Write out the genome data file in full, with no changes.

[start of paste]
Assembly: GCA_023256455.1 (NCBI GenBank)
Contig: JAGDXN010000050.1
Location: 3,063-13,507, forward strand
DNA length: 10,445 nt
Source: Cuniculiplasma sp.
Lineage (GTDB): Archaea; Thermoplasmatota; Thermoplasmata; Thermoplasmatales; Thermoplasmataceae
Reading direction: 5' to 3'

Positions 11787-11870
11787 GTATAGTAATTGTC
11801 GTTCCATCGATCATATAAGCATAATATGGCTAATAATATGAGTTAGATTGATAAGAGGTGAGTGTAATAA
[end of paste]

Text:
Assembly: GCA_023256455.1 (NCBI GenBank)
Contig: JAGDXN010000050.1
Location: 3,063-13,507, forward strand
DNA length: 10,445 nt
Source: Cuniculiplasma sp.
Lineage (GTDB): Archaea; Thermoplasmatota; Thermoplasmata; Thermoplasmatales; Thermoplasmataceae
Reading direction: 5' to 3'

Positions 11787-11870
11787 GTATAGTAATTGTC
11801 GTTCCATCGATCATATAAGCATAATATGGCTAATAATATGAGTTAGATTGATAAGAGGTGAGTGTAATAA